An invocation of Happy has the following syntax:
$ happy [ options ] filename [ options ]
All the command line options are optional (!) and may occur either before or after the input file name. Options that take arguments may be given multiple times, and the last occurrence will be the value used.
There are two types of grammar files,
the latter observing the reverse comment (or literate) convention
(i.e. each code line must begin with the character
>, lines which don't begin with
> are treated as comments). The examples
distributed with Happy are all of the
The flags accepted by Happy are as follows:
Specifies the destination of the generated parser module.
If omitted, the parser will be placed in
file is the name of the input
file with any extension removed.
Directs Happy to produce an info file
containing detailed information about the grammar, parser
states, parser actions, and conflicts. Info files are vital
during the debugging of grammars. The filename argument is
optional (note that there's no space between
-i and the filename in the short
version), and if omitted the info file will be written to
file is the input file name with any
Instructs Happy to use this directory when looking for template files: these files contain the static code that Happy includes in every generated parser. You shouldn't need to use this option if Happy is properly configured for your computer.
Happy prefixes all the symbols it uses internally
Happy. To use a
different string, for example if the use of
is conflicting with one of your own functions, specify the
prefix using the
--strict option is
experimental and may cause unpredictable results.
This option causes the right hand side of each
production (the semantic value) to be evaluated eagerly at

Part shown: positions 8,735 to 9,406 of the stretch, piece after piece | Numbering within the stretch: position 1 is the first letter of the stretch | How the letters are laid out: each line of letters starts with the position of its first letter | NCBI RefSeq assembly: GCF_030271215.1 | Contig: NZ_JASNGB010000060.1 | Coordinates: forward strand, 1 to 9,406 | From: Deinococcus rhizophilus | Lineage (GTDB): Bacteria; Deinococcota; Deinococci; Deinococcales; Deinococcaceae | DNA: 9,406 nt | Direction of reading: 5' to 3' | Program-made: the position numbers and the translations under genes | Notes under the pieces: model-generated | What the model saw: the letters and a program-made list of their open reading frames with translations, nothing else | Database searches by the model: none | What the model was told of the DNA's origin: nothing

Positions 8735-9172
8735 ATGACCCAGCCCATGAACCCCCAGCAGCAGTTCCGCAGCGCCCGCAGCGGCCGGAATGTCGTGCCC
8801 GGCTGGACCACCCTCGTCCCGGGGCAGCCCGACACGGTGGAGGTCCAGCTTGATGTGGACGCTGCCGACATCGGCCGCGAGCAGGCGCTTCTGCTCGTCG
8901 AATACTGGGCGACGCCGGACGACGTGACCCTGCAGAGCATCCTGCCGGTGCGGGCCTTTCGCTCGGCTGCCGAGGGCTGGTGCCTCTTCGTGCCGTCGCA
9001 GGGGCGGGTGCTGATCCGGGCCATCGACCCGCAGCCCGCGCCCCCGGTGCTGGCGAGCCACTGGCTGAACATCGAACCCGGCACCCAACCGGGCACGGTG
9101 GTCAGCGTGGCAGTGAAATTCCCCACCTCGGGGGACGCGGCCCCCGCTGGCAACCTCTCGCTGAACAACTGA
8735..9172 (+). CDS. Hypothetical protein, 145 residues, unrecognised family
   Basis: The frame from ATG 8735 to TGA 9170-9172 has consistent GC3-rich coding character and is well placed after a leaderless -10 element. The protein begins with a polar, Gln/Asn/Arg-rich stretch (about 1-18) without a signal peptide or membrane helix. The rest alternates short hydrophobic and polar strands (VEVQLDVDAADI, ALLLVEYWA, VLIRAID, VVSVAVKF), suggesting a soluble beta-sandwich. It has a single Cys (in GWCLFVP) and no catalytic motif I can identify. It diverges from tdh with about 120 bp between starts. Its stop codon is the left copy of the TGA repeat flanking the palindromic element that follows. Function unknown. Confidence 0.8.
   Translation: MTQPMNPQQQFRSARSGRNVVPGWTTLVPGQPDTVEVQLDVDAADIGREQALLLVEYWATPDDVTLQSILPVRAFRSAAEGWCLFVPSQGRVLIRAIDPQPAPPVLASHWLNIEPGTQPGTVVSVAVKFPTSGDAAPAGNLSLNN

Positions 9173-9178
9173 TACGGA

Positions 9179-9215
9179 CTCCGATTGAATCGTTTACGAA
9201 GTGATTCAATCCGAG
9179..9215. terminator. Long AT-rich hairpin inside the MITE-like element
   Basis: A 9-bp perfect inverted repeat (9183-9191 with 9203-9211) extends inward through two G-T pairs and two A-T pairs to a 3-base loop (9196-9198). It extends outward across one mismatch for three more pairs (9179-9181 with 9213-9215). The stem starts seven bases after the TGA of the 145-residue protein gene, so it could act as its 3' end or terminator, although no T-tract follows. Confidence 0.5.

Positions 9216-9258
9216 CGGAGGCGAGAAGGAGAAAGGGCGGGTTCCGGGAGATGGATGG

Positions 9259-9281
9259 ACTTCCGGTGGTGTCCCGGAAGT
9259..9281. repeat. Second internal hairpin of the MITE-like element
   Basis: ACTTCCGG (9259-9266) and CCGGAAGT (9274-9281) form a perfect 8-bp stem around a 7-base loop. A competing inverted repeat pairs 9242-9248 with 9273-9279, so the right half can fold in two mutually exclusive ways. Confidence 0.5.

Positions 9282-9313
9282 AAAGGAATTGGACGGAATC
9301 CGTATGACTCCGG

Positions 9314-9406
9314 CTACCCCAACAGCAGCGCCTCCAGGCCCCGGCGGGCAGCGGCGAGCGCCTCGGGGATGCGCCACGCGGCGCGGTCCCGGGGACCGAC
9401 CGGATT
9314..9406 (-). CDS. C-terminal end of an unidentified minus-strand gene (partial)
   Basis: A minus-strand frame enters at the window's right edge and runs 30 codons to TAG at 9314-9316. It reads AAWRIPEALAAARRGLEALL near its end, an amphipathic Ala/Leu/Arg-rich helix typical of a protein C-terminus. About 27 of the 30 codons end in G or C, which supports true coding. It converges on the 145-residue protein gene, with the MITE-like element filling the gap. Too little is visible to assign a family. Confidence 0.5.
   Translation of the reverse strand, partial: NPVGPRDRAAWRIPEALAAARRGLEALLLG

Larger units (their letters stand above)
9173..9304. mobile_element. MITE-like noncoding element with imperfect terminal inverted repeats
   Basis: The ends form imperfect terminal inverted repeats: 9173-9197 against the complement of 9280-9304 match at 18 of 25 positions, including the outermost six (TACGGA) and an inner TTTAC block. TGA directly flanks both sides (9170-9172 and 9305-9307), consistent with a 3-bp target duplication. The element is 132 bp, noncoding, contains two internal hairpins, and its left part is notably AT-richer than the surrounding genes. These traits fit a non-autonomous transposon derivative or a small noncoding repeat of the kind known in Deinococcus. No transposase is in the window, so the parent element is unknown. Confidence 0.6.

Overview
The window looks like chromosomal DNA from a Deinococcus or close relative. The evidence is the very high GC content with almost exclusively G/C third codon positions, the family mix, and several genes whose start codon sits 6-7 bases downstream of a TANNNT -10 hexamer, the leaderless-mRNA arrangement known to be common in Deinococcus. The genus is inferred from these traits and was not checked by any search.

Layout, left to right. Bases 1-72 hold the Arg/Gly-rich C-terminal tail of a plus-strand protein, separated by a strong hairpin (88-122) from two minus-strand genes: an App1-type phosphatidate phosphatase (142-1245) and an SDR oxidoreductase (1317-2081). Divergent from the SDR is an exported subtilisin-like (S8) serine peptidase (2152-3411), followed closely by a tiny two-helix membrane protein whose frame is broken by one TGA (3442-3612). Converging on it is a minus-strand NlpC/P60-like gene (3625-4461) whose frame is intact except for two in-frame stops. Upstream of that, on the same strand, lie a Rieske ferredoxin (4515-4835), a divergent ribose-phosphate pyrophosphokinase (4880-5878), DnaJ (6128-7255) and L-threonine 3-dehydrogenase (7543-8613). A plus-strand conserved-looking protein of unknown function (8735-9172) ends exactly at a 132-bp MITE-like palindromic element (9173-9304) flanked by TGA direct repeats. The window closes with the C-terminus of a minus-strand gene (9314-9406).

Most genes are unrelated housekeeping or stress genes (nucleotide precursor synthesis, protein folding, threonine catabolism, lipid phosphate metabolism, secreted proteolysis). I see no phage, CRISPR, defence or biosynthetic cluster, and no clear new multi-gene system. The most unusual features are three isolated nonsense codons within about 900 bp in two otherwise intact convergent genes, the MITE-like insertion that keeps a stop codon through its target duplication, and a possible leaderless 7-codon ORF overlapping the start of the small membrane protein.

the moment the production is reduced. If the lazy behaviour
is not required, then using this option will improve
performance and may reduce space leaks. Note that the
parser as a whole is never lazy - the whole input will
always be consumed before any input is produced, regardless
of the setting of the
Instructs Happy to generate a parser that uses GHC-specific extensions to obtain faster code.
unsafeCoerce# extension to
generate smaller faster parsers. Type-safety isn't
This option may only be used in conjuction with
Instructs Happy to generate a parser
using an array-based shift reduce parser. When used in
-g, the arrays will be
encoded as strings, resulting in faster parsers. Without
-g, standard Haskell arrays will be
Generate a parser that will print debugging
stderr at run-time,
including all the shifts, reductions, state transitions and
token inputs performed by the parser.
This option can only be used in conjunction with
Print usage information on standard output then exit successfully.
Print version information on standard output then exit
successfully. Note that for legacy reasons
is supported, too, but the use of it is deprecated.
-v will be used for verbose mode when it is